The whole year leading up to this time was an especially difficult time for the church and for me. I had dealt with numerous divorces throughout my ministry and had always found them to present some of the more difficult pastoral challenges. But this particular year, the sheer quantity of divorces and troubled marriages was unusually high. And the marriages in crisis were not at the periphery of our church, but right in the center with elders, staff, and lay leaders directly involved.
Through the summer and fall of 2012, we were dealing with almost a dozen marriages that were imploding or heading in that direction. Things seemed to have stabilized as we moved into 2013, but we were still reeling from the shock and we were trying to learn how to navigate the radically altered relational landscape.
I had thought Easter might provide an ‘inbreaking of the Kingdom’ moment that would bring much needed healing as well as a return of hope and trust in our midst. But three days before Easter, I got a call from one of my lay leaders that his wife was leaving and wanted a divorce.
This was the point at which my unflappability streak officially ended. Not only did this fresh wave of pain and heartbreak hurt deeply, but also, because of the way divorce can fracture the community in multiple ways, I wasn’t sure I could bear this weight alone.
The first was a Solemn Assembly. I asked the Elders to call a Solemn Assembly for a Sunday night in May. Using Joel 2:12-17 as a rough guide, we put together a service that provided a context for us to express our grief and to repent before the Lord. I encouraged those who were able to prepare for the service by fasting for 24 hours before it began.
The first part of the service began with grieving. We placed a small table in the center of the sanctuary with a few pieces of pottery on it. I read Psalm 13 out loud and in between stanzas I prayed a prayer naming some of our grief while someone else took a hammer and smashed a piece of pottery. After the smashing of four pieces, I invited each person to take a shard of pottery to represent their grief and bring it to the baptismal font as a reminder that our status before God is not fragile and God brings life out of death.
The second part of the service focused on repentance. We read passages aloud from the Bible that named sins of the flesh as well as sins of the spirit and then we had a long time of silence to ask the Spirit to search our hearts. I invited people to try to write their sins on an index card. After that, I invited anyone who felt called to confess their sins before the whole body. I began the process by confessing my tendency to be the priest in the Good Samaritan story—always looking to cross the road rather than get involved. Others followed suit.
Next, I led an assurance of pardon and invited everyone to the Lord’s Supper. As we made our way to the elements, we all passed by a large wooden cross and on it we pinned the cards on which we had written our words of confession. We ended the service by leaving in silence.
The second part of the plan was to declare the next year a Year of Jubilee. We had been running two worship services on Sunday (traditional and contemporary) and a Wednesday evening dinner program. For this year, we decided to cancel our Wednesday evening program and combine the two services into one. The idea was that we would all give up some territory (style of music, favorite tradition, pet program) in order to return to our ancestral land (i.e. focus on being a church family).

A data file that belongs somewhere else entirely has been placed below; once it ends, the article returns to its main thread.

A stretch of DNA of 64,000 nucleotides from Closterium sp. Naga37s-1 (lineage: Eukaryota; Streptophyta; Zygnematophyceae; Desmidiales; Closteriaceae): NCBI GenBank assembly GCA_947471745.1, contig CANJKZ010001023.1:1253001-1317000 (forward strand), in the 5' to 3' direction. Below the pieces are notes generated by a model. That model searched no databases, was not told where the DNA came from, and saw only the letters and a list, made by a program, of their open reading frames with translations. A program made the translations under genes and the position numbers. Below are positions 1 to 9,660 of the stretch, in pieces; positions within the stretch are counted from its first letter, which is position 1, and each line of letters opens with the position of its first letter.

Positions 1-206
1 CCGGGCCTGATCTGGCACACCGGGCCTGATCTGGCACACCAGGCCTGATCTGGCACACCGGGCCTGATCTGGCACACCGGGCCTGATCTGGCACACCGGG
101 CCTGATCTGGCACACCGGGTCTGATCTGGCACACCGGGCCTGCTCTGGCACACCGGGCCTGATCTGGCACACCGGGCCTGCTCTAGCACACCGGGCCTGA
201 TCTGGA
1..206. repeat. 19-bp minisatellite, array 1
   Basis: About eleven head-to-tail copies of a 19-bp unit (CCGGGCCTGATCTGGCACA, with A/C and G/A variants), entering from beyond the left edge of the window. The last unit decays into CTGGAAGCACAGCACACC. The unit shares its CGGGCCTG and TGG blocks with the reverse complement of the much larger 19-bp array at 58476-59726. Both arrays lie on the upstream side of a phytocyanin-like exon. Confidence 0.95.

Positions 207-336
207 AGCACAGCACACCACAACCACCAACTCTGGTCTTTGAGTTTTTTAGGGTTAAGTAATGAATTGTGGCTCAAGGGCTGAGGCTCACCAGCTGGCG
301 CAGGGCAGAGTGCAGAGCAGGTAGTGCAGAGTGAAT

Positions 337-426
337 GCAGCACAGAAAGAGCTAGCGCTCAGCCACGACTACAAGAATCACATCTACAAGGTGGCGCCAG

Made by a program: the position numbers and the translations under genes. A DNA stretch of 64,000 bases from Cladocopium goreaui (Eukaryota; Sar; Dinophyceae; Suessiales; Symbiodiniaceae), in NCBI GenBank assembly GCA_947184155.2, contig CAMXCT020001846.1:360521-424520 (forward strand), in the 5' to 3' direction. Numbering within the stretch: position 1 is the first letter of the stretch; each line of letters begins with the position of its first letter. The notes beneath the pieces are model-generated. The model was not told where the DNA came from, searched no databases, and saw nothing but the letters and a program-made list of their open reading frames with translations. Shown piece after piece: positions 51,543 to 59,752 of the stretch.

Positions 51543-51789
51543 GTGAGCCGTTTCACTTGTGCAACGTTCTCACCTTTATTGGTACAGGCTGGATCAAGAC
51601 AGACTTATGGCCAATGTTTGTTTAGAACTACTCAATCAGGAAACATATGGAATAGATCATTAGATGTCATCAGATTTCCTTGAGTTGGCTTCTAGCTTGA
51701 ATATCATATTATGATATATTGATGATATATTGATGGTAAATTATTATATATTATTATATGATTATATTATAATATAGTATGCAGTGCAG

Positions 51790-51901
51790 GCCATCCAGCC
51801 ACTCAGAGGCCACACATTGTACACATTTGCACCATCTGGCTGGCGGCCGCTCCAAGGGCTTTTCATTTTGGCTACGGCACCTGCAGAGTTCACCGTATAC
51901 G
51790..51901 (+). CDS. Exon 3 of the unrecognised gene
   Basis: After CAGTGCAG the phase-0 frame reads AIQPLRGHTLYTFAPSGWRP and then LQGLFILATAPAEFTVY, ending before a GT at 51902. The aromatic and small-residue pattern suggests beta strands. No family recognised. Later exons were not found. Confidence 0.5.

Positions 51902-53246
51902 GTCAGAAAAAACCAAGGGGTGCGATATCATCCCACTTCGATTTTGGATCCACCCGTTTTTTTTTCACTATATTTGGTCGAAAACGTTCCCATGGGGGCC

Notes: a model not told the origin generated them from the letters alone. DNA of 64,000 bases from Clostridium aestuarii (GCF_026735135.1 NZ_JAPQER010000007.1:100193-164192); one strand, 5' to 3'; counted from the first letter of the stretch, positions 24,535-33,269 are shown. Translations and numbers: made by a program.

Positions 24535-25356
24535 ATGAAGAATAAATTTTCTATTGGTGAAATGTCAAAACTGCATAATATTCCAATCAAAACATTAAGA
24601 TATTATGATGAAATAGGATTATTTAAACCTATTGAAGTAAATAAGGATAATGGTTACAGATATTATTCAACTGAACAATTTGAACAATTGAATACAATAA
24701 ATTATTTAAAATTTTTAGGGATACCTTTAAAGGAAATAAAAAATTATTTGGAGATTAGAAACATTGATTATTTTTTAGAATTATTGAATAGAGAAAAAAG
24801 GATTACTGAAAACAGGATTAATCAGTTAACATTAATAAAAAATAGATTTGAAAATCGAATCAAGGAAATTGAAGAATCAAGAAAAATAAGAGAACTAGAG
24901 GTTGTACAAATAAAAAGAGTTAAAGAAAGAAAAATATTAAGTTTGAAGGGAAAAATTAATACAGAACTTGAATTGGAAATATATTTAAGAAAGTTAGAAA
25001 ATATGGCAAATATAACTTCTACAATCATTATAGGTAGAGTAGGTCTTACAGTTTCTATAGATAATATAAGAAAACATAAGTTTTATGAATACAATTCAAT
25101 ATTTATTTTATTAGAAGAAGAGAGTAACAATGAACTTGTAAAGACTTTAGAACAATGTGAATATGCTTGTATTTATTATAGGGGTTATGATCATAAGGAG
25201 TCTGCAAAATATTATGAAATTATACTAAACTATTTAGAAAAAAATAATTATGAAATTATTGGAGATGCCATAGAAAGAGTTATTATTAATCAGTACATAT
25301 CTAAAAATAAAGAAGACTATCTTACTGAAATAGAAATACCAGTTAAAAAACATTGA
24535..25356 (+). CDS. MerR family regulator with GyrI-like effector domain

Starting in September, we began a preaching series on The Story, which is a 31-week journey through the Bible from beginning to end. This was our way of inviting the Lord to speak clearly to us as we focused on getting into the right posture. Throughout the year, we’ve been combining traditions from both of our former worship services to create one single service that’s guaranteed to have something for everyone to dislike. But the amazing thing is, throughout this year, we’ve had very few complaints about these kinds of details. We literally decide five minutes before the service starts whether we are going to wear robes or not, and so far no one has even mentioned it.
This last week, we reached the end of our Year of Jubilee as we gathered for a weekend Family Camp. It was a joyous and poignant time. At one point during the weekend, the clouds parted and we heard an audible voice from the Lord saying, “my people, you have finally adopted the right posture before Me, what I want you to do specifically in response to this difficult season in your life together is…”
Actually, we didn’t hear an audible voice from the Lord. I really wish we had and that I could have filled in the rest of that sentence. But what I can say is this: I no longer feel as if I am shouldering this burden alone. The answers aren’t coming easily, but I feel a much stronger sense of community as we are slogging through whatever is happening to us and among us together. And I have a greater confidence that God is faithful and there’s truly nothing we can do to throw Him for a loop. And even though we still don’t know exactly what the Lord wants us to do next, I think we proved to ourselves that we are willing to set aside the things that are comfortable for us in order to do whatever it is He wants us to do.
My streak was broken. I can no longer claim unflappability. But what I got in exchange was this Year of Jubilee and all things considered, I think I came out way ahead.